Without any formal training in user experience (UX) design, I landed a job designing a platform for a business that brings in hundreds of thousands of dollars in annual revenue. Following this opportunity, I was accepted into a prestigious design school. In any other industry, this would sound like a lot of good fortune, but in UX it’s the norm. Why is that?
While most people take all of the software we use today for granted, it’s important to remember that these tools have only been readily available for the past 20 years. More importantly, they’ve only started to become user-friendly in the last decade or so. This is due in large part to the rise of UX design. The recency of this practice is one of the reasons most UX designers are able to break into the industry without formal training.
However, there’s another reason UX practitioners tend to have very diverse backgrounds, and it’s hidden in the word design. As a result of the impact of graphic and industrial design, which preceded UX, we’re primed to think that UX is a highly artistic or technical endeavour. While it can be both artistic and technical at times, UX's use of software as a medium means that it evolves faster than either of its predecessors. As a result, it’s very difficult to become an expert because you’re constantly racing to learn as quickly as the industry moves — and it moves extremely fast. This might sound overwhelming, but the major upside is that there’s always an opportunity for someone to jump in. More importantly, since the industry’s always changing, it rewards people who are inherently curious about the world and bring a fresh perspective to the table.
Throughout my career, I’ve seen accountants go from bookkeeping to working in design at Google in just six months. I’ve also seen undergraduates with a graphic design degree try and fail to break into UX for years. This might sound odd but once again, in UX, it's actually pretty common. The difference between someone who breaks into the domain and someone who doesn't is effectively rooted in three things:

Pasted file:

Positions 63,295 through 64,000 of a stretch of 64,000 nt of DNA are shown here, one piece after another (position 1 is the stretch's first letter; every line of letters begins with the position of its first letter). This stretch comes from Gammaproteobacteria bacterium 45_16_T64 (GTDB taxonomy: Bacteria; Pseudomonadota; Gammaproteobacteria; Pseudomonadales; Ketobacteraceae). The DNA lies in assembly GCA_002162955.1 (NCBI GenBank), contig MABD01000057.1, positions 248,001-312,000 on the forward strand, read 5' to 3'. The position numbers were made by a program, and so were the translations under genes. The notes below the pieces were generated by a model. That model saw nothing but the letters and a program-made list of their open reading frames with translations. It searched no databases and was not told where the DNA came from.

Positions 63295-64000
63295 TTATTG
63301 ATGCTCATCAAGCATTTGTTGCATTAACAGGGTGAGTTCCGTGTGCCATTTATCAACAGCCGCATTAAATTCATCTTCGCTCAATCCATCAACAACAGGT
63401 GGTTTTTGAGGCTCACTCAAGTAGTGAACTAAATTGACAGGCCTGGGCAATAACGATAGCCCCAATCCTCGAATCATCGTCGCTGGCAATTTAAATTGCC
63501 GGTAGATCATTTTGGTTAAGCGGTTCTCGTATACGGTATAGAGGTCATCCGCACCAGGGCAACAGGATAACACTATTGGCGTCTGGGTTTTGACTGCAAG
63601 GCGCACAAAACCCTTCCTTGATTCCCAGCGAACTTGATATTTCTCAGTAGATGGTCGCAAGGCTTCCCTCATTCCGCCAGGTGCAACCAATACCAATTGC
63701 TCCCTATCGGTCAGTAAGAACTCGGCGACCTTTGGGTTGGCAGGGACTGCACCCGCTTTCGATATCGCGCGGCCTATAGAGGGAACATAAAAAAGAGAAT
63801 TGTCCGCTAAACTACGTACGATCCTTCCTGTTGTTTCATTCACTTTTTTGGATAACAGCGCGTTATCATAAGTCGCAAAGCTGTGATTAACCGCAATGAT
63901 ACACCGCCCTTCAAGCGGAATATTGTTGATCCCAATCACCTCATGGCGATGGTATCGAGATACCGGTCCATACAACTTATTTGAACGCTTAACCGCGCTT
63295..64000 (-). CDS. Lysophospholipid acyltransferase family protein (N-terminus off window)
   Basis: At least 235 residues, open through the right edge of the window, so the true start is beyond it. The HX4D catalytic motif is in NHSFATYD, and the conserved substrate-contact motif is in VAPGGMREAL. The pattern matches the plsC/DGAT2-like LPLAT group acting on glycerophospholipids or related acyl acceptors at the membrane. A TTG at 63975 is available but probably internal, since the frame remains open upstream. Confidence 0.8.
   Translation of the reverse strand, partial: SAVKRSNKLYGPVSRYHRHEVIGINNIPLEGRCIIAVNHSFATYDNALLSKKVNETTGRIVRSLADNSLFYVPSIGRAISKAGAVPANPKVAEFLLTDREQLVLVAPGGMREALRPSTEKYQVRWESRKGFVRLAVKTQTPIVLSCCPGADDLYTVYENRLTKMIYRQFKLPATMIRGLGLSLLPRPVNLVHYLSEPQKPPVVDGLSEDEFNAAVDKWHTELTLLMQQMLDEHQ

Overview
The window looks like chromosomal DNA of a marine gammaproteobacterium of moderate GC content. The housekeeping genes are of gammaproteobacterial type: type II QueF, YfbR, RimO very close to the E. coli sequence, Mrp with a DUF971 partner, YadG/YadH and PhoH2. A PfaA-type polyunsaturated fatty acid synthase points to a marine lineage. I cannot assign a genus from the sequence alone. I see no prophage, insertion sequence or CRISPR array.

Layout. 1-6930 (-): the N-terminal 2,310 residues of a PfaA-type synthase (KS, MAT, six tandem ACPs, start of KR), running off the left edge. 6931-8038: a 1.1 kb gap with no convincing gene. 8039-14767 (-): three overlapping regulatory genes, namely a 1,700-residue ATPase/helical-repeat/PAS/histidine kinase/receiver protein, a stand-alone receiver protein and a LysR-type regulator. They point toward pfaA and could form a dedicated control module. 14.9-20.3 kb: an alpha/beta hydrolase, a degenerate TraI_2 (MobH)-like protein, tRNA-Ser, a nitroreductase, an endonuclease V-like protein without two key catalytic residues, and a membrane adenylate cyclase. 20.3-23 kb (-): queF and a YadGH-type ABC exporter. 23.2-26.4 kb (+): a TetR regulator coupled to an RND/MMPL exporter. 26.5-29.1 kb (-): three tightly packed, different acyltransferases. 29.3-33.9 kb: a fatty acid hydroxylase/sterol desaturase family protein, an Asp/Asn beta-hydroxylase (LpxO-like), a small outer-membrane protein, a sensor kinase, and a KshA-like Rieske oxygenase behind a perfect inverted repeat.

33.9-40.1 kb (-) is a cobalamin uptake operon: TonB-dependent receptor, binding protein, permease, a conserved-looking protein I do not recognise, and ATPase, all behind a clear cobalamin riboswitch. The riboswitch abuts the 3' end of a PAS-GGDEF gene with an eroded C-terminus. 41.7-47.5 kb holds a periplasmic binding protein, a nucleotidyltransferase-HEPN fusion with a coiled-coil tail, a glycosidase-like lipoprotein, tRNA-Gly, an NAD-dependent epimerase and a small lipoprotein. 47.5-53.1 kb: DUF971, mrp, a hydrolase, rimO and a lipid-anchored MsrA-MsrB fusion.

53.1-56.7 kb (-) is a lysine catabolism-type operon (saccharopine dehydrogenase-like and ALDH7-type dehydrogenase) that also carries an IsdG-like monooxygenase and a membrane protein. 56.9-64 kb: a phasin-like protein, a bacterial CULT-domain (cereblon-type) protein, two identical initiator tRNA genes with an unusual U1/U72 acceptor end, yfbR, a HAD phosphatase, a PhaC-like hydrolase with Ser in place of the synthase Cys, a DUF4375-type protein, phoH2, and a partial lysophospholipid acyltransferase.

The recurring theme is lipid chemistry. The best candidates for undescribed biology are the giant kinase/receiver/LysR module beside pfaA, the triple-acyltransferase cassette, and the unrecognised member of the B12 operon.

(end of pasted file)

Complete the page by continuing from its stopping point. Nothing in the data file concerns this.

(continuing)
- A willingness to put their ego aside and respond to feedback
- An ability to communicate with creative, technical, and business people alike
- An innate curiosity about the world and an ability to translate mundane observations into actionable insights
You might be surprised by the lack of technical skills on that list, but the truth is that they aren't essential. In fact, going back to my story of how I got started in UX, I originally graduated with a degree in marketing and had taught myself Photoshop so that I could make a few logos and flyers. When a startup hired me to do data entry, my Photoshop skills were the reason I was promoted to their marketing department. However, it was the casual conversations I was having with the company’s technical leaders about ideas for the product and marketing tactics that eventually convinced the CTO to give me a shot at designing their platform.
If you’re reflecting on your own career and wondering if your experience would be relevant, I assure you it will be. It may not be apparent from your job title or your day-to-day activities, but as long as you have a passion for technology and identify with the three qualities listed above, then I assure you, you will find a career in UX.
I'm really excited to announce that I will be teaching the new Concordia Continuing Education UX program starting January 2022. You can register for it here.